Mass pro-Palestine demonstrations fully reflect mass public opinion

Sentiments have steadily shifted

There is a massive gulf over Gaza between the servile political class and the majority of the British population, writes Eddie Ford

Yes, as readers will know, there was another huge pro-Palestinian demonstration at the weekend in central London of between 200,000 and 250,000 - roughly the same size as the previous one. This was the ninth such demonstration opposing the Israeli genocidal assault against the Gazan people and calling for an immediate ceasefire, just as the leader of his majesty’s extremely loyal opposition, Sir Keir Starmer, was trying to contain what could have been the biggest rebellion against his leadership over this very issue in the House of Commons.

Now, if we were to believe the media and what you could call the British political class - or the elite if you prefer - these massive demonstrations in central London represent the views of a highly motivated and politicised minority (which, if it were true, would be no bad thing, as far as communists are concerned, as that is normally what happens). Of course, if you are Suella Braverman - eager as she is to replace Rishi Sunak when he falls on his sword after the expected resounding general election defeat - they are just anti-Semitic ‘hate marches’ that ought to be banned - but this is obviously madness, a complete disconnect from reality. However, very pleasingly, a recent YouGov poll of British attitudes to the Israel-Gaza war clearly shows just the opposite - that the demonstrations in London and elsewhere across the country, actually represent the majority of the UK population. A tip of the iceberg of public opinion.

Every grade

So what we had with YouGov was a weighted sample of 2,092 adults from every ‘social grade’ of both sexes, across all the age bands, throughout the entire country, that was conducted between February 12 and 13.1 In turn, this poll had been tracking since mid-November the views of samples from seven western European nations - including Britain obviously - in the aftermath of the October 7 Hamas attack and the Israeli military response.2 These provided a very detailed exploration of fundamental attitudes to the conflict, including whether Europeans can understand the ‘mindset’ of its participants and where their initial ‘sympathies’ lie. For example (and not too astonishing in many respects), the most pro-Israeli country is Germany, where 29% say they sympathise more with them than the Palestinians (12%). Nevertheless, as it turns out, this represented a significant nine-point drop for Israel since October - being part of a general trend across the countries surveyed, which is hardly surprising, as the immediate period after the Hamas attacks was always likely to be the high watermark. Spain proved to be the most pro-Palestinian country, with 27% sympathising with that side more, compared to 19% for Israel.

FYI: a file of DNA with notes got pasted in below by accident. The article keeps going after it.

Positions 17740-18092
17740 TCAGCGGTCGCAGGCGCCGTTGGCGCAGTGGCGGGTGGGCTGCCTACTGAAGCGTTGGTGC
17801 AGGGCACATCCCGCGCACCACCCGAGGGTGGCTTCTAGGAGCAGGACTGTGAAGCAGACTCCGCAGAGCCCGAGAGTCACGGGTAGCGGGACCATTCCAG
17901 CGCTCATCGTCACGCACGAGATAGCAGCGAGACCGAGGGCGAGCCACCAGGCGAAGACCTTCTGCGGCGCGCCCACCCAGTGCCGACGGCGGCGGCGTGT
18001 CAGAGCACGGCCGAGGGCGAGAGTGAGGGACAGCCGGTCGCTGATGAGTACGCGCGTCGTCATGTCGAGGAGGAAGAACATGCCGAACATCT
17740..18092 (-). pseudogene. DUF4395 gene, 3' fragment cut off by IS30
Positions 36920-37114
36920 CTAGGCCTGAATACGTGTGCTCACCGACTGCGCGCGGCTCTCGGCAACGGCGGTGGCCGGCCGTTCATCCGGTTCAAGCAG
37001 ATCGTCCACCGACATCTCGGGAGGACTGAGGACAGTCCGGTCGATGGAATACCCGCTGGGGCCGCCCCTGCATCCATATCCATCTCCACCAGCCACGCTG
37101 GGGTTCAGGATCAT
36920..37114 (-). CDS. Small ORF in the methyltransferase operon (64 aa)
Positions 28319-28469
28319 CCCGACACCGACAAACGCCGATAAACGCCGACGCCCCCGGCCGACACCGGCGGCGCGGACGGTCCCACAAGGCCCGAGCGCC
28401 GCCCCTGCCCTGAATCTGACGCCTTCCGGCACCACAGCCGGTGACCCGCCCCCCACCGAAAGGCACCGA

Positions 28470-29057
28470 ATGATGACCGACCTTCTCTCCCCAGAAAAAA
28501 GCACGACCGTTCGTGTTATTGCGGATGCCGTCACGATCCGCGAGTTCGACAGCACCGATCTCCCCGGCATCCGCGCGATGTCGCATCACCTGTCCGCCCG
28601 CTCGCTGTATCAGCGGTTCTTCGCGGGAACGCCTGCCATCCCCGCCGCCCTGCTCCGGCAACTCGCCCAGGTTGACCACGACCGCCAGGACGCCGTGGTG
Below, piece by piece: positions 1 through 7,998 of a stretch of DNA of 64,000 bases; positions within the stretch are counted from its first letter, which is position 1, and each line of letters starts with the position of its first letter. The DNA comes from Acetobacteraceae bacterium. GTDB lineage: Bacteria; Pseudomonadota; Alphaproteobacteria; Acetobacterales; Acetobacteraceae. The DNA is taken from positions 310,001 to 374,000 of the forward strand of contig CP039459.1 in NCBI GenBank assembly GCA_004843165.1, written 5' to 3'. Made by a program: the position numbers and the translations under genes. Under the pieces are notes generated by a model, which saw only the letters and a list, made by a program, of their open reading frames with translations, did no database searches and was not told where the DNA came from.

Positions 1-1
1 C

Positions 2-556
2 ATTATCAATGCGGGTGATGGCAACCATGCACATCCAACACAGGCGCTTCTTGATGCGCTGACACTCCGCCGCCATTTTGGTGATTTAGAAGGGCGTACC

Anyway, what was particularly striking about the poll of British attitudes to the conflict, was the massive gulf between the mass of the British population and the political class - something that can only delight communists and progressives, or anyone with genuine humanitarian sentiments for that matter.

Indeed, this was a surprising result if you remember the Iraq war - opinion polls then showed that you can fool some of the people some of the time. Indeed, in regular times - by one means or another - you can fool most of the people most of the time. That was certainly true with Iraq, despite the huge demonstrations against the war, with the majority of people still believing the lies of Tony Blair, George Bush and all the rest of them with their dodgy dossiers - WMDs ready to be launched within 45 minutes, and all the rest of the crap.

But that is not the case now, with the ruling class losing the propaganda war as the Gaza conflict goes from one horror to another - Israel issuing an ultimatum on Sunday saying it will begin a ground offensive against Rafah if the hostages are not released by Ramadan, which starts on March 10. A prospect too terrible to contemplate, as the underlining logic is genocidal - therefore expect pro-Israeli opinion to plummet further.

In a snapshot, the three central questions posed by YouGov were: Do you support or oppose the continuation of Israeli military action? Should there be negotiations with Hamas? Was Israel justified in its military response to October 7?

Regarding the first question, those in November who supported Israel and thought its attacks should continue was 19% - now that is down to 13%. As for those who disagreed, that was at first 59%, but is now 66%. In other words, 66% of those in the YouGov poll go along with the main slogan of the Stop the War Coalition, Muslim Association of Britain, Palestine Solidarity Campaign, Campaign for Nuclear Disarmament, etc - that is, for an immediate ceasefire. Something doggedly opposed by Keir Starmer, Rishi Sunak and the so-called political class, representing a small minority of the British population, even if the Labour leader was playing with words, when it comes to his amendment to the SNP’s parliamentary motion bluntly calling for an immediate ceasefire.